Image result for fireworks emoji

We’ll reach 241 here in the United States on July 4.  Party time in North America!

Put the ‘Professional’ in Professional Writer


***Rant Alert***

Normally, I try not to nitpick grammar when I’m reading.

  • I’ve given up trying to convince people that the past tense of the verb to lead is actually led.
  • The indiscriminate (and incorrect) use of then and than barely fazes me anymore.
  • Commas, well, the fight for their proper use is a lost cause at the best of times.

However, I get really miffed when professional writers (yes, they get paid) consistently make careless errors.

What set me off this time was the misuse of compliment when people meant complement. Seriously? How hard is it to remember that the “e” version is used when you mean something completes something? Otherwise you’re just saying something nice or giving away swag.

There were four stories last week – in such online publications as the New York Post and Forbes – that had it wrong. One story had it incorrect multiple times! Those were just the ones I tripped across.

That was the spark that ignited my latest explosion.

A piece on The Hockey Writers (my underlining) blog said a player was doing well but needed to “flush out his game.” Does that mean get rid of everything the player knows and start again? Or did the “writer” mean the player should flesh out his game? If you’re going to use an idiom, use it correctly.

Speaking of using words correctly, here is an item I came across in a South Carolina daily:

A pedestrian was killed Tuesday night after colliding with a car on U.S. 21 just south of Rock Hill, state troopers said.

Now, the verb “collide” indicates that its subject is in motion toward what it eventually hits.  This gives the unfortunate impression that the pedestrian ran toward the vehicle.

What about this sentence from a long-time sports writer at the New York Post?

The Rangers created numerous glorious opportunities off turnovers in the offensive zone and neutral zone forced by pressure and off quick puck movement off the rush.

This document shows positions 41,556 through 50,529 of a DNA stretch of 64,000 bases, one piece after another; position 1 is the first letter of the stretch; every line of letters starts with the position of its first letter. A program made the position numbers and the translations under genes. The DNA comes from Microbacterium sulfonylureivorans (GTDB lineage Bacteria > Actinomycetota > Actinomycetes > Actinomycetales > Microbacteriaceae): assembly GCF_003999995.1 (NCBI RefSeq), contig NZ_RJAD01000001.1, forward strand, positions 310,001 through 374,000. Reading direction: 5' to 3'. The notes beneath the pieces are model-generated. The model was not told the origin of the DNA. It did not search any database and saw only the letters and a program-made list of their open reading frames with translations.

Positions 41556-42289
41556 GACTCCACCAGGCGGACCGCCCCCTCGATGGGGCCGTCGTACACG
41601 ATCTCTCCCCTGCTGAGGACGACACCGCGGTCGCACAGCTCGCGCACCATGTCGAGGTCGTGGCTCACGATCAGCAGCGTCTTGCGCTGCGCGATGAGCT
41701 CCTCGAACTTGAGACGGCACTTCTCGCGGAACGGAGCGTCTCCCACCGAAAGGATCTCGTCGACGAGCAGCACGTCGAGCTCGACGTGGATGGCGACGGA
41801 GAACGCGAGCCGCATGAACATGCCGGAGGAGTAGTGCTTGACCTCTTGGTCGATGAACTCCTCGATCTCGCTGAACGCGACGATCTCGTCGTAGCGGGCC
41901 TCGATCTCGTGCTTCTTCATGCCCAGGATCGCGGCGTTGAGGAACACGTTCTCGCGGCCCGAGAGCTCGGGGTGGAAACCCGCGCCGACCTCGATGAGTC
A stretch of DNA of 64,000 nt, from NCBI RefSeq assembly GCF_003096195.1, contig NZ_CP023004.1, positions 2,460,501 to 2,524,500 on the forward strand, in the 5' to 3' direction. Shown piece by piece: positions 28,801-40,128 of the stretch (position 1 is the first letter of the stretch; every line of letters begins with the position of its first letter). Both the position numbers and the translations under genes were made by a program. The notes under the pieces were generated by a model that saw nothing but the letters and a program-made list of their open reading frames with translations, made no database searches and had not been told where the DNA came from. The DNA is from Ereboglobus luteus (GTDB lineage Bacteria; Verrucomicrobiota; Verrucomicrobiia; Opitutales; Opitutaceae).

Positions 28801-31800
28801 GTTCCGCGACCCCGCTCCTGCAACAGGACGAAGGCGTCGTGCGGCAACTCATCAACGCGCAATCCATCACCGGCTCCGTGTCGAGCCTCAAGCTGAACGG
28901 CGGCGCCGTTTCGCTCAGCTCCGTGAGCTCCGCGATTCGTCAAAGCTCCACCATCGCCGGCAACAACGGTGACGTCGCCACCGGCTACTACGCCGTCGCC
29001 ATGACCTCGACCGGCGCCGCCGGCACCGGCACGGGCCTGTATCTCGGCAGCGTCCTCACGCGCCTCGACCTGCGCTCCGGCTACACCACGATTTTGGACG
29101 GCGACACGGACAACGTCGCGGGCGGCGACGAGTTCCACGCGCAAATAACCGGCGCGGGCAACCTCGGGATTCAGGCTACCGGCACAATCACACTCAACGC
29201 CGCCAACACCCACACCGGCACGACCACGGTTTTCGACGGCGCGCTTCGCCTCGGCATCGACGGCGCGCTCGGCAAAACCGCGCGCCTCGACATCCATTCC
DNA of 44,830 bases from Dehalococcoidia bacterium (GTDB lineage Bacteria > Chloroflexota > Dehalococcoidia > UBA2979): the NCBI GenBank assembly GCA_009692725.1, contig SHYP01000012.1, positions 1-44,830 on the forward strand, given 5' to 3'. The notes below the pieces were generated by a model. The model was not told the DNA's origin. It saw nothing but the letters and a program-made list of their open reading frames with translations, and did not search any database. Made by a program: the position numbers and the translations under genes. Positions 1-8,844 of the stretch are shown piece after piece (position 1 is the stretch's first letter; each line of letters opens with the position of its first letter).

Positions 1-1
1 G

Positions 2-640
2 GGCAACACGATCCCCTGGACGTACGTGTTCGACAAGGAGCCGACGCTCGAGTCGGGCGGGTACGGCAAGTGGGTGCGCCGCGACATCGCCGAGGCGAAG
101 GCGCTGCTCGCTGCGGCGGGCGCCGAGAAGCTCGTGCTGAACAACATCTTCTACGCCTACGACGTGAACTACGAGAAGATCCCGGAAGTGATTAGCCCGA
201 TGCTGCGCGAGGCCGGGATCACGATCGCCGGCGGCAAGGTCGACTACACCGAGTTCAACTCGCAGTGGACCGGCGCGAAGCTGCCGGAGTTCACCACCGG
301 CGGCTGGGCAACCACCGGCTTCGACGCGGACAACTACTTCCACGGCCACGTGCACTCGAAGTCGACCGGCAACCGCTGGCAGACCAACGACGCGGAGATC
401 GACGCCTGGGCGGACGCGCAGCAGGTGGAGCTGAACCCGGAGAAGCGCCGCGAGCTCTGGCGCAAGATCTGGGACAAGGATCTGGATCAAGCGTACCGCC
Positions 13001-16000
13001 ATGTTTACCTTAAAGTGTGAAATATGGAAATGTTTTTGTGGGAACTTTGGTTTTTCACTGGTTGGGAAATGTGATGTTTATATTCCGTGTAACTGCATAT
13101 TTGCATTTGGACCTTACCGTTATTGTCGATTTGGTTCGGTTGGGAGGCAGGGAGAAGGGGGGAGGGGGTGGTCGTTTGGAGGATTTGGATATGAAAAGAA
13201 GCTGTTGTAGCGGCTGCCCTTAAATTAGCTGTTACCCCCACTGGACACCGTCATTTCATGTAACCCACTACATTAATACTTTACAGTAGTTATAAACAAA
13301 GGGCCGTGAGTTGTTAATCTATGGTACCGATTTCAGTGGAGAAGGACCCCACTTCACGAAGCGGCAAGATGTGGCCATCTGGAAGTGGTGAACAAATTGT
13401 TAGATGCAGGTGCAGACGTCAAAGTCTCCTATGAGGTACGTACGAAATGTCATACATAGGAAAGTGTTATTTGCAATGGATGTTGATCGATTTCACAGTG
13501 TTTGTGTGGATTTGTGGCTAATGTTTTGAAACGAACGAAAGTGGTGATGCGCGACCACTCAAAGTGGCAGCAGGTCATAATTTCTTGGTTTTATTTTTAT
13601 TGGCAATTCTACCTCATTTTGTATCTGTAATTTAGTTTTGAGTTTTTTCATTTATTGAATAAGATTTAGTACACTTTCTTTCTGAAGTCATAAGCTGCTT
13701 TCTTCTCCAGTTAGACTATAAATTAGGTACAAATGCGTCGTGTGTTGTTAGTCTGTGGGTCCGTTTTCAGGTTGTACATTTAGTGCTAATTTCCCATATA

Huh? I follow hockey, and I still can’t understand this sentence.

If you’re a professional writer, put  some effort into making your writing correct and clear. Otherwise, for heaven’s sake (not to mention the sanity of thousands of grammar geeks), get yourself a good copy editor!


Ooh! Talk Jargon to Me – Not!

talkjargontome“The product availability situation is resultant from an undertooled matrix team deficient in chronological implementation systems,” declared the CEO.

Adolescent commas and dashes squealed and swooned in ecstasy to hear the jargon.

“Name and goodwill and payment of the Holders from service of the Plan Years, the Warrant certificates are no portion of the Warrants which will emanate from Licensor,” crooned the lawyer.

“Don’t they just talk fancy!” one dash proclaimed.

Fancy, yes; intelligible, definitely not.

Jargon in general writing is a blatant symptom of “I want to sound smart” syndrome (IWTS3). Remember? We talked about this. The way to be smart is to write clearly, not to write so no one can understand you.

Yes, there is a place for jargon – among people in the same occupation. That’s because jargon is like a shorthand for people with a common background for quick communication. It’s like another language, which is exactly the reason it shouldn’t be used in mixed company.

When using jargon, IWTS3 sufferers display

  • an uncontrollable desire to be admired for their enigmatic words,
  • the mistaken idea that people actually enjoy trying to sift through the dreck to find the kernel of meaning, and
  • a smug power high which radiates, “You’re too ignorant to understand.”

How do we cure IWTS3 sufferers from using jargon?

The old treatment was to slap the writer upside the head with a pica stick*.  That turned out to be pretty ineffective (no matter how satisfying for the editor).

Modern treatment is to lock the writer up with a group of copy editors and grammar geeks screaming, “Revise! Revise! Revise!”

The length of exposure depends on the persistence of the condition.


*In the “bad old days,” editors used a stick with pica measurements to make sure headlines would fit. Talk about using jargon!

Don’t Forget What Supports Good Writing

smoke_miasma copy

There is several things I eluded to recently that cause me to reign in my ideals about writing good?

Who read that and thought, “Has she lost her mind?!”

People who think grammar, word choice, and punctuation aren’t all that important don’t seem to understand that those elements are necessary for clear communication. Clarity of writing is the target we all (except maybe politicians, legislators, and lawyers) must strive for.